Boston, MA—After more than 30 years in the luxury jewelry business, Peter Smith realized that sales aptitude is not something that can be taught. While proper sales techniques and skills can—and should—be taught, only those with an innate, inborn talent for selling are going to be truly successful with those techniques. He leveraged his experience and observations into a best-selling book titled Hiring Squirrels, a guide to finding, identifying, hiring, and managing people who have an innate talent for sales.
“If you want to climb a tree, hire a squirrel, don’t try to teach a horse,” he explains.
His new book, Sell Something, builds on his original premise: that having the right people can make the difference between a business that’s successful and one that’s just hanging on. In an exclusive interview with The Centurion Newsletter, Smith—president of Vibhor and a part-time contributor to this newsletter—tells what his new book is all about.
The Centurion Newsletter: What's the overarching theme of Sell Something, besides the obvious point of selling more stuff?
Peter Smith: I would argue that selling more stuff is the whole point. There are far too many folks masquerading as salespeople who believe it is their job to regale the customer with good intentions and an over-abundance of product information. The first role of a salesperson is to understand that their primary function is to influence and inspire customers into making purchases. That’s how businesses stay healthy and that’s the best way to satisfy customers. How we do that is why I wrote the book.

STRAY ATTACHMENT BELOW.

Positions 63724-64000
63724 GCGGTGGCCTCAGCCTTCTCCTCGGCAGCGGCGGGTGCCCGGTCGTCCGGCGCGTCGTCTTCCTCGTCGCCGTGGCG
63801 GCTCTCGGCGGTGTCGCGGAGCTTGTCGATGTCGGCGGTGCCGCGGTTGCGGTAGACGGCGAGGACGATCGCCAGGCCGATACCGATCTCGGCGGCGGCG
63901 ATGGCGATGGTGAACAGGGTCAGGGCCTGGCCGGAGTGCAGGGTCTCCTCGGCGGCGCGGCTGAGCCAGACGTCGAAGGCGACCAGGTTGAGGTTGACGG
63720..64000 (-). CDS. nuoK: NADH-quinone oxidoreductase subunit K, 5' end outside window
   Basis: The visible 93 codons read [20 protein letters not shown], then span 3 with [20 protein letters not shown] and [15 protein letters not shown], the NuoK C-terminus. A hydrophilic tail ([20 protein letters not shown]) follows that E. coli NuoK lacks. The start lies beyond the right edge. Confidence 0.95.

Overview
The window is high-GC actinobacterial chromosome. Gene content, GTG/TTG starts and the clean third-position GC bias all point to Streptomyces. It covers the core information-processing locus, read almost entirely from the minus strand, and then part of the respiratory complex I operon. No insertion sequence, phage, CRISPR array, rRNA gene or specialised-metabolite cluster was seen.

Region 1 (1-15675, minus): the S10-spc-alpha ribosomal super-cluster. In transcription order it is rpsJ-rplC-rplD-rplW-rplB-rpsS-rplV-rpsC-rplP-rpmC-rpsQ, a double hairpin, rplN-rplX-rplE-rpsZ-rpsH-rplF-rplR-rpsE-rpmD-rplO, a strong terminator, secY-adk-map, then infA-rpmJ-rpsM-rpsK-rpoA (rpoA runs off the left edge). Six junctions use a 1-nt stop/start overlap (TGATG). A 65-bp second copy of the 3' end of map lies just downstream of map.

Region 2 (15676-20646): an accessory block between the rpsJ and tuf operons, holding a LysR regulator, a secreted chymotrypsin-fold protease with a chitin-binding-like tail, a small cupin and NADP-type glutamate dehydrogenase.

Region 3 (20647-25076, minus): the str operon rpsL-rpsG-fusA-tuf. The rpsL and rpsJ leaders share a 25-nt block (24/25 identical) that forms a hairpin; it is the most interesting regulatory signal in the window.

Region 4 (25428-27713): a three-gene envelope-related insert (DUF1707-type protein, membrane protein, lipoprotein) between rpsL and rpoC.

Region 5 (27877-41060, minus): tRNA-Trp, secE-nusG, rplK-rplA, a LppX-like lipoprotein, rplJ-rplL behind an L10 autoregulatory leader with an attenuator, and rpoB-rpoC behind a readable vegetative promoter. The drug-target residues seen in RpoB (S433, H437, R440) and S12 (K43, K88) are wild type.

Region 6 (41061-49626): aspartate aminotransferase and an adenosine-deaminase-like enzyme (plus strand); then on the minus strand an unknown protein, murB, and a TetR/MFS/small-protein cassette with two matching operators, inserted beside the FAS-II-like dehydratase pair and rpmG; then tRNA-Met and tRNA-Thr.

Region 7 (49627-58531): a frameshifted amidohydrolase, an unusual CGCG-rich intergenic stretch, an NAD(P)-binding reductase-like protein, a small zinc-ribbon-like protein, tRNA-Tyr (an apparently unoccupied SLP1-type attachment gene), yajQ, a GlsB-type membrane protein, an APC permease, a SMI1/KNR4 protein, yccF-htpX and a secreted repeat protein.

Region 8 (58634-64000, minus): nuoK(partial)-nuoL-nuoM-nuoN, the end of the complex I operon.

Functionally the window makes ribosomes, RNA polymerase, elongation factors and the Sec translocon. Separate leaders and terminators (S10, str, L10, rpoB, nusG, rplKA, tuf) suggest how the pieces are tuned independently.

Centurion: What are the key themes you explore? How does each impact the sales process?
Smith: Some of the themes include using humor in sales; the importance of body-language and utilizing the paradox of choice and the contrast principles when presenting product. I also talk about the importance of making emotional-connections with our customers and how giving the customer permission to buy is so vitally important. I have been using some of these processes for years and there’s no doubt that they can be very effective for salespeople looking for something beyond sales-101.
Centurion: What can salespeople do to re-set consumer behaviors and beliefs or lead consumers to the behavior they want (i.e., purchase?)
Smith: I think it starts by having salespeople re-set their own behaviors and beliefs first. There’s a chapter on being proud; there’s a chapter on optimism and on avoiding negative- people and mindsets. If we believe that customers go into stores to buy, we will be right more than you can imagine. If we believe the customer is not going to buy, we will be right more often than is healthy. The job of a salesperson is to engage with the customer on a journey of discovery, sometimes mutual, that makes a purchase a natural conclusion; not an end-game that is all about realizing the salesperson’s agenda.
Centurion: How is this book different from Hiring Squirrels?
Smith: Squirrels is the book I would want to have read as a hiring professional. I think it’s a great how-to-guide for hiring managers and owners who are serious about getting better results. Sell Something is aimed at salespeople. In fact, it is specifically aimed at engaged salespeople; those folks who are committed to improving themselves on an ongoing basis. It utilizes great stories from the field and it is fundamentally grounded in the great teachings from the field of social-psychology and neuro-science that we simply didn’t have access to just a few years ago.